Talbot-Lago T120 by Brandone

1938 Talbot-Lago T120 Roadster by Brandone

Offered by Mecum | Las Vegas, Nevada | November 15-17, 2018

Photo – Mecum

As the name would suggest, the Talbot-Lago T120 was the baby brother of the marque’s legendary T150. Just because it wasn’t as large, expensive, or powerful, doesn’t mean they didn’t have the ability to be just as beautiful.

The T120 is powered by a 90 horsepower, 3.0-liter straight-six and was introduced in 1934. This car carries bodywork from Carrosserie Brandone and it is believed to be the only such body fitted to a T120 chassis.

It has known history back to the 1960s when it was discovered in storage in Saint-Tropez. It was restored decades ago and has been a part of the Academy of Art University Collection for some time. It is expected to sell for between $1,050,000-$1,150,000. Click here for more info and here for more from Mecum in Vegas.

Update: Not sold, high bid of $900,000.

A Darracq Talbot-Lago

1939 Darracq T120 Major 3-Litre Three-Position Drophead Coupe

Offered by Bonhams | London, U.K. | June 27, 2014

Photo - Bonhams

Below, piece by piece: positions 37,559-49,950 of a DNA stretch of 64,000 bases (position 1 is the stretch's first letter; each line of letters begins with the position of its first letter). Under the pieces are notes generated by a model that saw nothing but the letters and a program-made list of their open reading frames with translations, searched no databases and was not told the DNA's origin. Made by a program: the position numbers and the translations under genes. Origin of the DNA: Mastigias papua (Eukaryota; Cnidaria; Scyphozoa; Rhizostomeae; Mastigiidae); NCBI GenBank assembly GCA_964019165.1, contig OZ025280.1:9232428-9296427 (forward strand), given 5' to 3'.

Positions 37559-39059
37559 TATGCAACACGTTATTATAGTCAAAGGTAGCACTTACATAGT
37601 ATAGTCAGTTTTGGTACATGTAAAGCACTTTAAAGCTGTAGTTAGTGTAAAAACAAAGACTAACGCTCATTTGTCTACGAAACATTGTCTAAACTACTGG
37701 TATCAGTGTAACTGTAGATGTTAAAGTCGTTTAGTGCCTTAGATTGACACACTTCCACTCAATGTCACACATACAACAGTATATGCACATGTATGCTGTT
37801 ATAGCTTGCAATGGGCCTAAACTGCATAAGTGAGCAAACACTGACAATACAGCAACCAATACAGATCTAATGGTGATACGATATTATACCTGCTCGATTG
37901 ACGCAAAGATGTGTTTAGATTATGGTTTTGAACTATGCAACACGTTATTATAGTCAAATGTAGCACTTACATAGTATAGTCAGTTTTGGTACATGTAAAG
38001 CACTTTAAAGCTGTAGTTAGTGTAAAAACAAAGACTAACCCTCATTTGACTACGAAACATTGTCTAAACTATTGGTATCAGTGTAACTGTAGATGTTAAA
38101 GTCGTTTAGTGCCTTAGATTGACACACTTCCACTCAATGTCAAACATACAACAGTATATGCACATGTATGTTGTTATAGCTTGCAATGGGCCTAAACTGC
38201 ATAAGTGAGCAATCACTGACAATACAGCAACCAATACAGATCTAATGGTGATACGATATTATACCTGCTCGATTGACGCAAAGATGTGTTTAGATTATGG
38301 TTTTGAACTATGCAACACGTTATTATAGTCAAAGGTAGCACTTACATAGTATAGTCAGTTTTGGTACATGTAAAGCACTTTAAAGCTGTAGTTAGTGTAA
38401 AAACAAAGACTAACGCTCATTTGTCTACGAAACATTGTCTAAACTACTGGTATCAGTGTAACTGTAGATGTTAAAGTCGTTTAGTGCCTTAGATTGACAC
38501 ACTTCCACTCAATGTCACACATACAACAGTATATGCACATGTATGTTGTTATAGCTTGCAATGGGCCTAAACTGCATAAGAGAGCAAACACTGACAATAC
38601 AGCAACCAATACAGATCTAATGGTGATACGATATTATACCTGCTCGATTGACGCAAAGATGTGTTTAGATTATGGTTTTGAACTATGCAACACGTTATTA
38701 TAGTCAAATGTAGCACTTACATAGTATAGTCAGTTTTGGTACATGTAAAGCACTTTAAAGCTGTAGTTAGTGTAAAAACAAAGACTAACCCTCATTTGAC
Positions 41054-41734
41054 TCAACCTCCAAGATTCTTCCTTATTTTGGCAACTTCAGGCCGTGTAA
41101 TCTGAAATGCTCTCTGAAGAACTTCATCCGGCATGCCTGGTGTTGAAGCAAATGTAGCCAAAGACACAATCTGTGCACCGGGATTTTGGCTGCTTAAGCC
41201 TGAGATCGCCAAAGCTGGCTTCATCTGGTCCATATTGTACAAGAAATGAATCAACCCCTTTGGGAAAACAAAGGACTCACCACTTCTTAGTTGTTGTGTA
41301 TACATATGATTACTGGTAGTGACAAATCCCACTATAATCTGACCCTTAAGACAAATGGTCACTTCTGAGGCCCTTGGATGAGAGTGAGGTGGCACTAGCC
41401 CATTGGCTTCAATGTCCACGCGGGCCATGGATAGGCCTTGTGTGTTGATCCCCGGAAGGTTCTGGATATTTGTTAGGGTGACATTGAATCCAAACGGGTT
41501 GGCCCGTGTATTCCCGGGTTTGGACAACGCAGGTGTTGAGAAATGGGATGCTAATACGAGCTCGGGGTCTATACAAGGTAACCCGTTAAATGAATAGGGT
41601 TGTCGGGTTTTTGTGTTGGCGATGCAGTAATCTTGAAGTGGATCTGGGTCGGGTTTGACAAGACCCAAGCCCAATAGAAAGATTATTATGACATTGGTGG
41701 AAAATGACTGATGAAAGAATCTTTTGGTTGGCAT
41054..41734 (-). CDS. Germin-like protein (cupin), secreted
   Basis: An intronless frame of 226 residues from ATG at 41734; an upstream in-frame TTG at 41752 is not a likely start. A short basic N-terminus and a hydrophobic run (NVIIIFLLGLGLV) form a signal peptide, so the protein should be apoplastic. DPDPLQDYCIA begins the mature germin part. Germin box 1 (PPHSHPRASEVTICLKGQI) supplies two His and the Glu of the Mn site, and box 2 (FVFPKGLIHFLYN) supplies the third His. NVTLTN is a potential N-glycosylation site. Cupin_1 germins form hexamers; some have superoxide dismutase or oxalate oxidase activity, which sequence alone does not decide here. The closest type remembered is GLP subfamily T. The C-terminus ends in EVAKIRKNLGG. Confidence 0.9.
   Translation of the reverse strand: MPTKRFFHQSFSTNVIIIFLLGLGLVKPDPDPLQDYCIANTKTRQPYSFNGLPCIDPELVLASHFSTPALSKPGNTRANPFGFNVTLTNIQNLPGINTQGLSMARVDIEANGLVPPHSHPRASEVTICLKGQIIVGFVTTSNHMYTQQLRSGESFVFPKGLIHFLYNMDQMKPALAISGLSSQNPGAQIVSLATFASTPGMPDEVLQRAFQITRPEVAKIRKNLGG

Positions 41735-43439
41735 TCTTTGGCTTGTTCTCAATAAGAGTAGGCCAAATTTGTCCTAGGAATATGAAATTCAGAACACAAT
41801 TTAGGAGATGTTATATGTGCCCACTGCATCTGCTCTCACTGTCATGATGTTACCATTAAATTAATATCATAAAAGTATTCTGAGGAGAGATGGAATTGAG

Photo – Bonhams

Someday I’ll have to do one of our “Car Guy History” posts about Darracq’s corporate history, but until then I’ll answer your question: no, this is not a Talbot-Lago. Well, I mean, it is a Talbot-Lago – but the brand name of this car is a Darracq. See, today’s proliferation of brand-engineered mini-SUVs wasn’t the first time stuff like this has happened.

Because of the weirdness in the history of the Talbot name, Talbot-Lago cars were only “sold” in France. The Rootes Group in England owned the Talbot name everywhere except France, so for more generic-looking exports (to places like the U.K. and Sweden, where this car was bought new), Talbot-Lago badged their cars “Darracq.” This is essentially a badge-engineered Talbot-Lago T120 Major.

The engine is a 3.0-liter straight-six and the car has spent most of its life in Sweden and Denmark. In the last 10 years, it came to the U.K. via a sale at Retromobile in Paris. It was freshened (the restoration was done in the late-80s) and used for touring. Bonhams describes this car as “elegant” – which it certainly is. It should sell for between $120,000-$130,000. Click here for more info and here for more from this sale.

Update: Sold $122,735.